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How has your work changed or developed over time? In my early years, I mostly focused on realism. I would almost exclusively copy from references or follow instructions from books. I cared very much about depicting the subject exactly the way it was in the picture, and I was most impressed with artists who could achieve photorealistic results. I was also only interested in drawing animals – mostly horses, and big cats like lions, tigers, and leopards (Oh my!). As an older teen, my subject matter expanded to include realistic human portraits. As an adult, however, I have become progressively less interested in doing “copy work” and more motivated to either create something completely original or at least provide my own interpretation. The way I see it, we have cameras for a reason. A drawing will never be identical to a photograph nor should it. We appreciate the beauty of art because of the unique touch an artist adds, not in spite of it. It is worth noting that I have expanded my media repertoire a great deal as well. In the past, I mostly limited myself to pen and ink, graphite, and colored pencil, but I have really enjoyed trying new mediums at school, especially 3d and painting. How do you know when a work is finished? It is hard to give a clear answer to that. In the best cases, I feel satisfied and proud of the work. Sometimes I never get that satisfaction, but grow tired of working on it, so I call it quits. Sometimes I consider a work finished only to revisit it later when I think of something to make it better. But usually there is a clear moment when I decide to stop fussing with it so I can move on to something new. What new creative medium would you love to pursue? One thing I have always wanted to try is wood carving, specifically in the round, though I would love to try relief as well. I doubt I would do anything professional with it, though. I am not particularly motivated to invest the necessary time to do it professionally. That may sound harsh or lazy, but hear me out. I think it is really important for people to constantly try new things that will not make them money. Hobbies give you permission to simply have fun in a low pressure environment. That freedom can be really healthy for creativity, and even spark inspiration in other, more professional projects. Also, there are only so many areas an artist can specialize in, so one must choose wisely and be realistic. What interesting project are you working on at the moment? Last semester I did research on a type of Norwegian art called Rosemaling. The style emerged around the mid 1700’s and uses swirling scrollwork, floral motifs, and bright colors as decorative accents. Artists skilled in this craft traveled from city to city painting homes, churches, furniture, kitchen utensils, storage trunks, and more. So, I am painting a small wooden shelf in the Rosemaling style. This type of art interests me because it is a way of decorating something that is already useful, and making it a piece of art as well. Art is certainly valuable in its own right, but I find a piece much more beautiful if it has a function as well as being aesthetically pleasing.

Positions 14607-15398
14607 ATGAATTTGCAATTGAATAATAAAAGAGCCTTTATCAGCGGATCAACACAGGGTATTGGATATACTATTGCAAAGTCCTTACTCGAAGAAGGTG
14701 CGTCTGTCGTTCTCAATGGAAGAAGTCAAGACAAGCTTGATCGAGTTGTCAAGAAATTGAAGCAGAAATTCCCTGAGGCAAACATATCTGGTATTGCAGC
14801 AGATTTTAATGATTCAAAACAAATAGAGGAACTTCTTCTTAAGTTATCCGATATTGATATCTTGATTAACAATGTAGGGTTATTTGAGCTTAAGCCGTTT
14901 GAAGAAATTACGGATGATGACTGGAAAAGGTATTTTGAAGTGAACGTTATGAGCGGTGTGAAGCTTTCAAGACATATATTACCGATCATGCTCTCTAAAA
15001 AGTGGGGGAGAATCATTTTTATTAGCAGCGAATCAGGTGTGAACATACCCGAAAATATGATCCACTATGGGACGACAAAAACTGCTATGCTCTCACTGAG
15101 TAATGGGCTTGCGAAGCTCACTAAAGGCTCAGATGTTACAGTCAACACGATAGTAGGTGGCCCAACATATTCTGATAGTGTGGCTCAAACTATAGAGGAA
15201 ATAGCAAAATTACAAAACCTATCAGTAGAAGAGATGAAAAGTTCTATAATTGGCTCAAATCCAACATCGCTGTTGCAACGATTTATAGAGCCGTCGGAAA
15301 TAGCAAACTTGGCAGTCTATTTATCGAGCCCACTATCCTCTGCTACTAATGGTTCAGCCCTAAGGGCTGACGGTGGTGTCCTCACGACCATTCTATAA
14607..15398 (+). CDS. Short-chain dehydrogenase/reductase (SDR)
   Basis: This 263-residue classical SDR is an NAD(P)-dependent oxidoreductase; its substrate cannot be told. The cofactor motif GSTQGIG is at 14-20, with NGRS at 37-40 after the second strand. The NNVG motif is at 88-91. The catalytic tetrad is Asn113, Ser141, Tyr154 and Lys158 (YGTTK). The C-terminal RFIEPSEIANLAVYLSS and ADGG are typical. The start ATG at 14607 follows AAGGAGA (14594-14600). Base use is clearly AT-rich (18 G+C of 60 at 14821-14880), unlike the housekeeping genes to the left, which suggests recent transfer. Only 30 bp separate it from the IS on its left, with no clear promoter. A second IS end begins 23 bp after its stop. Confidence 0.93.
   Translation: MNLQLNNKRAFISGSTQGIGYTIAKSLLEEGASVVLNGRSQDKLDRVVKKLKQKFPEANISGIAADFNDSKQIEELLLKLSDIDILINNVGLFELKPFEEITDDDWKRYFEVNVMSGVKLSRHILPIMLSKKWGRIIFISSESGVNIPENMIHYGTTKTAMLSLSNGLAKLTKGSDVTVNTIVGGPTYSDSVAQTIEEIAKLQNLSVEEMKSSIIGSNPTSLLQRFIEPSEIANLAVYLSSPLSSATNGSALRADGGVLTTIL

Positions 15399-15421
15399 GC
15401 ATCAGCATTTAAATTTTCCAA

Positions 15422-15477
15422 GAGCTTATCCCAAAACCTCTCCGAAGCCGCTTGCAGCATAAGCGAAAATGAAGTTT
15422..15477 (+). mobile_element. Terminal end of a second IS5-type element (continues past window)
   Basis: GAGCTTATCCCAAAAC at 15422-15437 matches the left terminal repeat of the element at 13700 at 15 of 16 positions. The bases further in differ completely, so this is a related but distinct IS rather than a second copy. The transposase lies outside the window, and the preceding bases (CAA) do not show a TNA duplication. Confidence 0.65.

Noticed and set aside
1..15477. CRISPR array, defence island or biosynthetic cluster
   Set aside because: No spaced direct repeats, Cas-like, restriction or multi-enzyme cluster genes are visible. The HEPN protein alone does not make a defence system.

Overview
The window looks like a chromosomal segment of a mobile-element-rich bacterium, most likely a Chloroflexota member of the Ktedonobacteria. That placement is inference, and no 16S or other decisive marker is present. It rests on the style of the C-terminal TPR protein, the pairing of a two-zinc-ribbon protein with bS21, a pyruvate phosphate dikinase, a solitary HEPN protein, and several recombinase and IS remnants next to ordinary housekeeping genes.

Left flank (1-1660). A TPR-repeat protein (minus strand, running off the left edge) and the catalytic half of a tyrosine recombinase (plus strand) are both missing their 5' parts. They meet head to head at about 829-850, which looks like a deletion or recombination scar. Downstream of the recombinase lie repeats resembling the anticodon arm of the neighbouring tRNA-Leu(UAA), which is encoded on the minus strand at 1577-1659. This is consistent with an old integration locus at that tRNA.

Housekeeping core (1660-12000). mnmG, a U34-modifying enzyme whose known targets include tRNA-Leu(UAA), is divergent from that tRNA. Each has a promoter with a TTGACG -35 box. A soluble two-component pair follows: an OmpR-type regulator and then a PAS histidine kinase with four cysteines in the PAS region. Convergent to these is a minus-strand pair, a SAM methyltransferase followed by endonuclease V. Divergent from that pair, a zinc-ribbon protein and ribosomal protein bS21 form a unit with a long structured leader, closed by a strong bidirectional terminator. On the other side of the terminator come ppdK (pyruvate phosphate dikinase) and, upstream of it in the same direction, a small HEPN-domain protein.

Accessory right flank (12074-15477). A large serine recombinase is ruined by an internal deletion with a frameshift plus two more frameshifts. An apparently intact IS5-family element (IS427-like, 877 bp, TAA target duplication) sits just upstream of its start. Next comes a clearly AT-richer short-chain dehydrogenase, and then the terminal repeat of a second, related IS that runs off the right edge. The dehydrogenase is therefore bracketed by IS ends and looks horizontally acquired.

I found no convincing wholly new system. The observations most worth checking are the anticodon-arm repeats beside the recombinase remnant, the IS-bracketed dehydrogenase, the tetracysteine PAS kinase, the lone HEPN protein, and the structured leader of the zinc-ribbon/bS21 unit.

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Do you have a favorite – or influential – living artist? I love the art of Silvia Pelissero, known by her artist name, Agnes Cecile. She creates highly expressive, dynamic watercolor portraits. I admire the energy and freedom of her style and her incredible ability to capture strong emotions. I am also a fan of Brittney Lee. She is a Disney artist who has worked on films such as Frozen, Zootopia, and Moana, to name a few. I like the vibrant, whimsical style of her art. She is also very skilled in the medium of cut paper, which involves cutting pieces of a design from different colored paper before stacking and gluing them together to form the image. What work of art do you wish you owned and why? I would love to own a Van Gogh. My style is heavily influenced by his work, particularly the painting Starry Night. The energy and texture of the brush strokes is amazing, as well as the way he captures light. Where do you find ideas for your creative work? I do not find that I am ever at a loss for ideas. I have too many to ever complete, though I try to write down the good ones so I remember. Sometimes the work of other visual artists triggers an idea. I sometimes get inspiration from other forms of art, like music or literature. Sometimes it is an animal, word, or feeling that I want to capture. I can usually trace the spark back to an original source, though I add enough of my own ideas to make it unique. What does being creative mean to you? If you read the dictionary definition for “create” it means to “bring (something) into existence.” I think the difference between a creative life and a non-creative life is the same difference as being yourself vs. not being yourself. Creative people cultivate their own unique ideas and bring things into existence that were not there before. Non-creative people are limited to following and consuming the work of others. I think it is very important to learn from other people, but too much of a good thing can be bad. At the end of the day no one else will live your life for you. You might as well take the opportunity to be a real person, rather than acting out a part. What is the best advice you ever had about how to be more creative? Be honest with people and most importantly, yourself. I cannot tell you how many times I have wanted to say something but held back because I was afraid it would sound ridiculous – only for someone else to express exactly what I was thinking later on. Respect your intuition. Even if it really does end up being ridiculous, at least you had the courage to speak up and grow from the experience. Good people will value you for it and you will build a reputation as someone they can trust to tell the truth. Just make sure you are truthful without being insensitive. This is really just advice for life in general, but it can affect your creativity as well. Do not be afraid to make bold choices,